Brandeis' philosophy on the subject:

The answer to my question
was not difficult to find. In
Lewis J. Paper's biography,
there appears a succinct state-
ment of Justice Brandeis' ph-
ilosophy of life — one in such
stark contrast with that of the
Wall Street felons now parading
through the criminal courts as
to show that he and they inha-
bited different moral universes.
Justice Brandeis explained
to an interviewer in language of
uncommon eloquence: "Some
men buy diamonds and rare
works of art, others delight in

automobiles and yachts. My
luxury is to invest my surplus
effort, beyond that required for
the proper support of my fam-
ily, to the pleasure of taking up
a problem and solving, or help-
ing to solve, it for the people
without receiving any compen-
sation ... I have only one life,
and it is short enough. Why
waste it on things I don't want
most? I don't want money or
property most. I want to be
free."
Justice Brandeis did not
stand in awe of the financiers
and investment bankers of his
time. In his book, "Other Pe-
ople's Money and How the Ban-
kers Use It," published in 1914
in the era of Woodrow Wilson's
New Freedom, he wrote: "The
goose that lays golden eggs has
been considered a most valu-
able possession. But even more
profitable is the privilege of tak-
ing the golden eggs laid by
somebody else's goose. The in-
vestment bankers and their
associates now enjoy that pr-
ivilege. They control the people
through the people's own
money ... The fetters which
bind the people are forged from
the people's own gold."
Nor was Justice Brandeis
much impressed by the stock
market's frenetic climb to ever-
increasing heights during the
great bull market of the 1920's.
A year before the Great Crash,
he wrote: "This wild stock
speculation far exceeds in
height and endurance the limits
which seemed to me possible ...
I still think the day of sorrow is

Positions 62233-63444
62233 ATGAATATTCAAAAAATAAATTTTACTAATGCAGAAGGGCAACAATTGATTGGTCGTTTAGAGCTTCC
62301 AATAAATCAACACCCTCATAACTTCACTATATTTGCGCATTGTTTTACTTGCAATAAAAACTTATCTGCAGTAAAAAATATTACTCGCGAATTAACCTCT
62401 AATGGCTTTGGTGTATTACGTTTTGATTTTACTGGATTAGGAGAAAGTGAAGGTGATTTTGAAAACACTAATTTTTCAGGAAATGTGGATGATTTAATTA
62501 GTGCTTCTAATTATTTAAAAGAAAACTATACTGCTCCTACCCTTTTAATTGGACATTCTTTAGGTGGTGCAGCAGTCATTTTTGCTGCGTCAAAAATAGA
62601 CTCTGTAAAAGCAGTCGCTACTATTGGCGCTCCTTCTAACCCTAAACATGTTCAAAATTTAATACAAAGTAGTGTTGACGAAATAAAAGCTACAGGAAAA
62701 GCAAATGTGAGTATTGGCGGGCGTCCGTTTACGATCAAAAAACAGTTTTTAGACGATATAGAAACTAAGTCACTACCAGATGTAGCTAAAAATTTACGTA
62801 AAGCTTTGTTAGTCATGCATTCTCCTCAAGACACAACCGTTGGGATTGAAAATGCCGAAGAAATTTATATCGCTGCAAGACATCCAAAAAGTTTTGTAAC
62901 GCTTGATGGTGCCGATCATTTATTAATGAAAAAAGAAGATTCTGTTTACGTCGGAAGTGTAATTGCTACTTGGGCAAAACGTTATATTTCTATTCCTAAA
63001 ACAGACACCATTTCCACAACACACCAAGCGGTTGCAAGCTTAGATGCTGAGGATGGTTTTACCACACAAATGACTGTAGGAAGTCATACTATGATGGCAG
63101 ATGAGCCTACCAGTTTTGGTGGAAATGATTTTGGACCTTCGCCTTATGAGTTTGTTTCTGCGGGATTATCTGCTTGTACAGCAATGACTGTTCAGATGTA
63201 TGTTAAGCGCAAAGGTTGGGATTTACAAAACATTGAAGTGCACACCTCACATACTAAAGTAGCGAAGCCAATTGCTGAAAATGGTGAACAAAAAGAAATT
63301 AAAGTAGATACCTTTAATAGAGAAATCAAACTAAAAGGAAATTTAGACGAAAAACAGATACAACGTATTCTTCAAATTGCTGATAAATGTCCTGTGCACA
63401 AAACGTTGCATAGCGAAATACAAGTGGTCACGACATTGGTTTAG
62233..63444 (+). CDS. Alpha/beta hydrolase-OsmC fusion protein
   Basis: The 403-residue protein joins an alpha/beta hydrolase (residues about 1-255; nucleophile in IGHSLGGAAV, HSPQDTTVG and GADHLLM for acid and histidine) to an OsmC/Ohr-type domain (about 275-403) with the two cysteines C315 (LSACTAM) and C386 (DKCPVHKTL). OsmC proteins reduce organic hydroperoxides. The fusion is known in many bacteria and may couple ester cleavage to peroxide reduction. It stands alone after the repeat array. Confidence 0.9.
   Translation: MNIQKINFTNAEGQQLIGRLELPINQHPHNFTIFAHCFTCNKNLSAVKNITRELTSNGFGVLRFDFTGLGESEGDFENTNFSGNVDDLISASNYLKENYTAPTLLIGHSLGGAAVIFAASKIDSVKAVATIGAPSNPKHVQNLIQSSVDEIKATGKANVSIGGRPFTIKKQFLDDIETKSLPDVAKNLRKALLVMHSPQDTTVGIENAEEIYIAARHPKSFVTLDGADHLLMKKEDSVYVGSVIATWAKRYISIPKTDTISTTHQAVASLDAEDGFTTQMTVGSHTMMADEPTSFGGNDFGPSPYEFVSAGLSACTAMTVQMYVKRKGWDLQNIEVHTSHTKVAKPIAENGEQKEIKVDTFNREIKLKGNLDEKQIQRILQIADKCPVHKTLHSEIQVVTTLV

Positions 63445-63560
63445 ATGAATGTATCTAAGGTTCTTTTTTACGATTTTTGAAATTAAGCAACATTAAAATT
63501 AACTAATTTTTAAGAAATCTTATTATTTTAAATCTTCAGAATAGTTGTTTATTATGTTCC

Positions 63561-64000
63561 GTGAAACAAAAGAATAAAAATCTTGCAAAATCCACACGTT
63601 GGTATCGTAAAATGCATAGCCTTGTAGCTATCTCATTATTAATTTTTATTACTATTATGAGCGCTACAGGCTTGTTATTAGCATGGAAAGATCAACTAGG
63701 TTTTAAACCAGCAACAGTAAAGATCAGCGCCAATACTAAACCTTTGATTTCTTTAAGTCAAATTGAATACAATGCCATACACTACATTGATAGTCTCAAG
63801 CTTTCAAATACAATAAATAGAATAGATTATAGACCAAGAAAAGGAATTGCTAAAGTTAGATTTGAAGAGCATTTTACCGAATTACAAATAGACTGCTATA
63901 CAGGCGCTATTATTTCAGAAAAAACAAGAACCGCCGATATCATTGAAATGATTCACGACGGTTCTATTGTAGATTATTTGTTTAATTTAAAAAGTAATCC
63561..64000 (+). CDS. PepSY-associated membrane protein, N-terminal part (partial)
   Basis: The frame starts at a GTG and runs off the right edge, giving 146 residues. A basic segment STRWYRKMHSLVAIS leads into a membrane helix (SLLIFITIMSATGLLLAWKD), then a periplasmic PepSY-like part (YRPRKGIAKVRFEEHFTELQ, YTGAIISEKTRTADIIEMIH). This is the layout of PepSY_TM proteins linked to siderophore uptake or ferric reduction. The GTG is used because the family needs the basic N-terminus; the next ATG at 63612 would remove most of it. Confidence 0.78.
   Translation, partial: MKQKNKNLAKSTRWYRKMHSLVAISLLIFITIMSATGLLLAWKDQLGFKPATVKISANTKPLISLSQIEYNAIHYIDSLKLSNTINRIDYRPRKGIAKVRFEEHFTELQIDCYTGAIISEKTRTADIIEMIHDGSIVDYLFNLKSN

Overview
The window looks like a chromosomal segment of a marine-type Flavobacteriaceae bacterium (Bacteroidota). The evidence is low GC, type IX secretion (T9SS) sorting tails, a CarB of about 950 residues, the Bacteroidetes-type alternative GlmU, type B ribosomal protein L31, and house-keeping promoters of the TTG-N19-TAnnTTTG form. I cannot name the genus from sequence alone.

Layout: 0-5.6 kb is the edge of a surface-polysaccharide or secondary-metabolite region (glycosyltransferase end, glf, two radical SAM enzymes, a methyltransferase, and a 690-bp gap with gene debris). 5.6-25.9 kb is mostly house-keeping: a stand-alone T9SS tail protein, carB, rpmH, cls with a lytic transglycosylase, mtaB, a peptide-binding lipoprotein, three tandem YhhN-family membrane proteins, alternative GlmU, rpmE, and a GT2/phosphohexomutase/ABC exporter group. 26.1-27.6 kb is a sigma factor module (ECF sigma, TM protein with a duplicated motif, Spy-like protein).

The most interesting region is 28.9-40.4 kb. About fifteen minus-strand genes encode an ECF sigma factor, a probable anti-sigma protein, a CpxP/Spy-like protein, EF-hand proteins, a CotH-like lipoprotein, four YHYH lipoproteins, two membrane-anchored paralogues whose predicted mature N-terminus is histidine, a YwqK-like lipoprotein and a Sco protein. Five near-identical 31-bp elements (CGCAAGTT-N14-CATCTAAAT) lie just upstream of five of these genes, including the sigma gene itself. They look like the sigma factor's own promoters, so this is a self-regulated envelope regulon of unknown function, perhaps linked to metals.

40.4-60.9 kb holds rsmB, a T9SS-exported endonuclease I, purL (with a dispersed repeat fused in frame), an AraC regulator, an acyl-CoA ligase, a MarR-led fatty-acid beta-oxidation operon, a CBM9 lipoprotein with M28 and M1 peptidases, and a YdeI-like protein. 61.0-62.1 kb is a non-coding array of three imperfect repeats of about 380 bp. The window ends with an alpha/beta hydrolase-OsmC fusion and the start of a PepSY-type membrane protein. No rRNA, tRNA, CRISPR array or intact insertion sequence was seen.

not remote."
And after the day of sorrow

Ronald Reagan

had come and the Depression
had set in, when he was asked if
he thought the worst was over,
he replied, "Oh yes, the worst
took place in the prosperous
days before 1929."
So I think that those
rapacious arbitragers; invest-
ment bankers, brokers and
lawyers whose misdeeds are
now being exposed and who
have disgraced themselves,
their families and the trades
they ply would not have met
with sympathy from Justice

Continued on Page 32

Scriptural Source Of Massive
`Shlemiel' Literary Treatment

Humorists and experts in the study
of the arts in the lighter vein often re-
mind their readers, and listeners to
their lectures, that even in Holy Scrip-
tures there are elements of humor. The
Talmud abounds in delightful tales.
"Shlemiel" provides the proof.
Interest in the shlemiel character
is aroused in an 87-page book of
entertaining stories about this hard-
luck character in Jewish folklore. Hin-
kel and Other Shlemiel Stories by
Miriam Chaiken contains the tales
(Shapolsky Publishers). Adding to the
humor in these stories are the appro-
priately expressive illustrations by
Marcia Posner.
Hinkel is the first of the six char-
acters who are unlucky, a misfit, when
he falls on his back he breaks his nose,
everything topsy-turvy. Each of the
stories has a likeness. The last of the
series, "Hardlucky," is descriptive of
the shlemiel. It commences:

Once there was an unlucky
fellow. So he thought of himself.
And so he was.
If he was near a door, he
caught his finger in it. If near a

wall, he banged his head. If
there was something on the
ground, he stepped in it.
Hardlucky, they called him.
One day Hardlucky left his
wagon standing on the hill and
went to deliver wood. Now, why
leave a wagon on a hill? Of
course, when he got back, the
wagon wasn't there. It had rol-
led down the hill — and hit a
cow. Hardlucky was fined by
the court, his boss took away
the wagon, and Hardlucky was
out of a job.
So it went with him. Poor
Hardlucky.

So, down the line, the reader is in-
troduced to mishaps that create
entertainment and lend the mischiev-
ous title that has been applied to the
hardluckies.
The origin of the word shlemiel as-
sumes an historic character defining
buffoonery. The term shlemiel has in-
vaded world literature and beckons a
3,000-year history. It is not limited to

Continued on Page 32